A. H. Parker High School
|A.H. Parker High School|
|900 4th Street North
|School district||Birmingham City Schools|
|Color(s)||Purple and White|
A.H. Parker High School is a four-year public high school in Birmingham, Alabama. It is one of seven high schools in the Birmingham City School System and is named for longtime Birmingham educator Arthur Harold Parker. School colors are purple and white, and the mascot is the Bison (the 'Thundering Herd'). Parker competes in AHSAA Class 6A athletics.
Originally known as Negro High School, Parker opened as a high school for African-American children in the fall of 1900 with a freshman class of 19 students and one teacher. The school's first graduation was June 3, 1904 at the 16th Street Baptist Church, where 15 students received diplomas. Its founding was spearheaded by pastor and banker William R. Pettiford, and Arthur H. Parker was its first principal.
In September 1910 the school moved to a temporary location - the Lane Auditorium - and began offering skills for women such as sewing, knitting, and child care. By that time the enrollment was about 100 students. Construction of a permanent facility began in 1923, and by 1929 the school had an industrial building, a library and a gymnasium.
In 1937 the school had an enrollment of over 2,700, and in 1939, A.H. Parker retired as principal and the school was subsequently renamed in his honor.
The school continued to grow steadily to 3,761 students in 1946. Because of that large number, the school soon became known as the largest high school for Negroes in the world. In 1953, the school was accredited by the Southern Association of Colleges and Schools, an accreditation it has kept ever since.
In February 2007 the Birmingham City Board of Education announced that Parker would be one of the schools rebuilt using the city's $331 million share of the $1.1 billion Jefferson County School Construction Fund. Plans to demolish the sole remaining historic building on campus, a two-story classroom wing built in 1927 and ultimately torn down in 2011, drew opposition.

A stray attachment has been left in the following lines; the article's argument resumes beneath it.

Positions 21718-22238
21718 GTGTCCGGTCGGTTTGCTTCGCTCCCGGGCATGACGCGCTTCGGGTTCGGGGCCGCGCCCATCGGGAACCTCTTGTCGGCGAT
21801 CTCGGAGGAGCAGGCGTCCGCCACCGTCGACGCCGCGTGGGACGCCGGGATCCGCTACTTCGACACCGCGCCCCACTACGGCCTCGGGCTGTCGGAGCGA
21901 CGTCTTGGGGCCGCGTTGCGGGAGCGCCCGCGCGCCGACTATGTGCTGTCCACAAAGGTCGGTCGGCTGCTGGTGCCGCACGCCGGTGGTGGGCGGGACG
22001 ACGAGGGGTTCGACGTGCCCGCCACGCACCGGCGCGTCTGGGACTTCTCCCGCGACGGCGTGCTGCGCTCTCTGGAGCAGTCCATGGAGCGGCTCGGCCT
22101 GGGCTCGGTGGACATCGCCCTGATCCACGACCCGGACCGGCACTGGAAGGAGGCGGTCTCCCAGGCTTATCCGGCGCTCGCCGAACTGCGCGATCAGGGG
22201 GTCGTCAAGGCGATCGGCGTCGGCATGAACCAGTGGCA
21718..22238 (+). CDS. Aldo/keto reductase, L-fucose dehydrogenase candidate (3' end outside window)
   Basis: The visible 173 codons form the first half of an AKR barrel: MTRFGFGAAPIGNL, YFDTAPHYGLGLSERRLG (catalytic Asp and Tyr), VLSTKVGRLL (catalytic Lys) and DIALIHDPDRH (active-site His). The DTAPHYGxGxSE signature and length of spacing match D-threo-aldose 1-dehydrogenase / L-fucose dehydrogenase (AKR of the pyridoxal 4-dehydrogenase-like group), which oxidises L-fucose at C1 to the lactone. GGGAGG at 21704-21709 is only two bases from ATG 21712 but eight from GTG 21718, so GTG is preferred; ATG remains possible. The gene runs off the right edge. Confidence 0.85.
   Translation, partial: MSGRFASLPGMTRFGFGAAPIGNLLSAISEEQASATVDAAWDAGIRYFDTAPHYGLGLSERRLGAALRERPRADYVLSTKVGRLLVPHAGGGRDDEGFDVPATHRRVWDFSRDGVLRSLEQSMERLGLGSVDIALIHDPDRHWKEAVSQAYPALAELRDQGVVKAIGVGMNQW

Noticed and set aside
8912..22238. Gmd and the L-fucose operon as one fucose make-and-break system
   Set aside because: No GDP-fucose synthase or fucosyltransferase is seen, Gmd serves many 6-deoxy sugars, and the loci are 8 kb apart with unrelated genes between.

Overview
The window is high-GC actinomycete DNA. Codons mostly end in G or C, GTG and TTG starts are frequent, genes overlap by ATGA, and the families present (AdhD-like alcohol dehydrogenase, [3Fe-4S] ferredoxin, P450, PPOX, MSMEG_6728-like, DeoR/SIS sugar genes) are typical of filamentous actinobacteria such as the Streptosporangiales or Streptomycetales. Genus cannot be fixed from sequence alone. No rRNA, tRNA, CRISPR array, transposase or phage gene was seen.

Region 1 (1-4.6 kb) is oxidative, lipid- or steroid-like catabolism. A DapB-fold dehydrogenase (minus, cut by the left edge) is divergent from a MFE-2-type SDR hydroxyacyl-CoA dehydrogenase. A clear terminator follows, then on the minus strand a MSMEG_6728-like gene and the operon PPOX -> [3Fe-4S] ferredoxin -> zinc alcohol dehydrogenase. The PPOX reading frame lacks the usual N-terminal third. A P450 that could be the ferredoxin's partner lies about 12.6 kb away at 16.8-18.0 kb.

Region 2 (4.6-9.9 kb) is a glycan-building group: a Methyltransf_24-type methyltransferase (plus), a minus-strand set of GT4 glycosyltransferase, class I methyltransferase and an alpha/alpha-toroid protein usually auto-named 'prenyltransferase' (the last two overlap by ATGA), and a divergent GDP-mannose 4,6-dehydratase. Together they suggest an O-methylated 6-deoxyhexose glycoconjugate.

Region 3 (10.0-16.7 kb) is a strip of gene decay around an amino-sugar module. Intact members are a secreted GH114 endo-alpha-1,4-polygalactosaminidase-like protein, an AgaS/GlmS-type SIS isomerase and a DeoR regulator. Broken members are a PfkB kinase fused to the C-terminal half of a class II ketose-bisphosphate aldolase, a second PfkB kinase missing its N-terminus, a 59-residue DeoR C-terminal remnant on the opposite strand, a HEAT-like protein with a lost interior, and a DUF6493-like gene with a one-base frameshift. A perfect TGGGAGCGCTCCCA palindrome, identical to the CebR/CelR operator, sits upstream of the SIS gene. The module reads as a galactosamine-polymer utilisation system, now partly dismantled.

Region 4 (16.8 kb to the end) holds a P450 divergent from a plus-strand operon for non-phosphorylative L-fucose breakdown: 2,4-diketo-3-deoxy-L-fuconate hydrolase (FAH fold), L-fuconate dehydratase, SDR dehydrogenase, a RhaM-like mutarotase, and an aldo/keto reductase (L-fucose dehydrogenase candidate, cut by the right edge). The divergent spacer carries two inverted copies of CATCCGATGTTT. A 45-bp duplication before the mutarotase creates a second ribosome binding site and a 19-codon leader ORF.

Parker's current campus opened in 2011. It is a 194,250 square foot facility that was constructed at a final cost of $41 million. The new building was built on a site adjacent to the existing facility, which was then demolished in order to make room for parking and athletic facilities. The school has a media center, a distance-learning lab, a career tech wing and an auditorium that can hold 750 students. The cafeteria seats more than 350.
Enrollment in grades 9-12 for the 2013-14 school year is 884 students. Approximately 98% of students are African-American, 1% are Hispanic, and 1% are multiracial. Roughly 90% of students qualify for free or reduced price lunch.
Parker has a graduation rate of 49%. Approximately 62% of its students meet or exceed proficiency standards in mathematics, and 52% meet or exceed standards in reading. The average ACT score for Parker students is 19.
- Basketball (boys and girls)
- Bowling (boys and girls)
- Golf (boys and girls)
- Indoor Track & Field (boys and girls)
- Outdoor Track & Field (boys and girls)
- Soccer (boys and girls)
- Swimming (boys and girls)
Parker has won AHSAA state championships in the following sports:
- Boys' basketball (1969, 1971, 1975, 2014)
- Boys' outdoor track and field (1975)
Parker's football team won regional championships in 1983, 1989, 1991, and 2014.
- Oscar Adams Jr., Alabama Supreme Court justice
- Sun Ra, jazz musician
- Bill Bruton, MLB player
- Buck Buchanan, football player
- Nell Carter, singer and actress
- Erskine Hawkins, musician
- Lola Hendricks, civil rights activist
- Raymond Lee Lathan, member of the Wisconsin State Assembly
- Carlos May, MLB player
- Lee May, MLB player
- Willie E. May, Undersecretary of Commerce for Standards and Technology and Director of the National Institute of Standards and Technology from 2015 to 2017
- Avery Parrish, jazz musician
- John Rhoden, sculptor
- Walter Sharpe, basketball player
- Eric Bledsoe, basketball player
- Larry Langford, former mayor of Birmingham
- George Perdue, Alabama legislator
- Bennie Seltzer, basketball coach
- Chris Woods, football player
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- "AHSAA School Classification 2014-16" (PDF).
- Fallin, Jr, Wilson (1997). The African American church in Birmingham, Alabama, 1815-1963 : a shelter in the storm. New York: Taylor & Francis (Garland Pub.). pp. 52–75. ISBN 0815328834.
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- "Evan Terry Associates - Under%20Construction :: A. H. PARKER HIGH SCHOOL, Birmingham City Schools". www.evanterry.com. Retrieved 2015-09-30.
- "Birmingham to open 6 new schools this term; Jefferson County has 3 new buildings". Retrieved 2015-09-30.
- "Parker High School". SchoolDigger. Retrieved 2015-09-30.
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- "Home". Retrieved 2015-09-30.
- "Alabama High School Football History". www.ahsfhs.org. Retrieved 2015-09-30.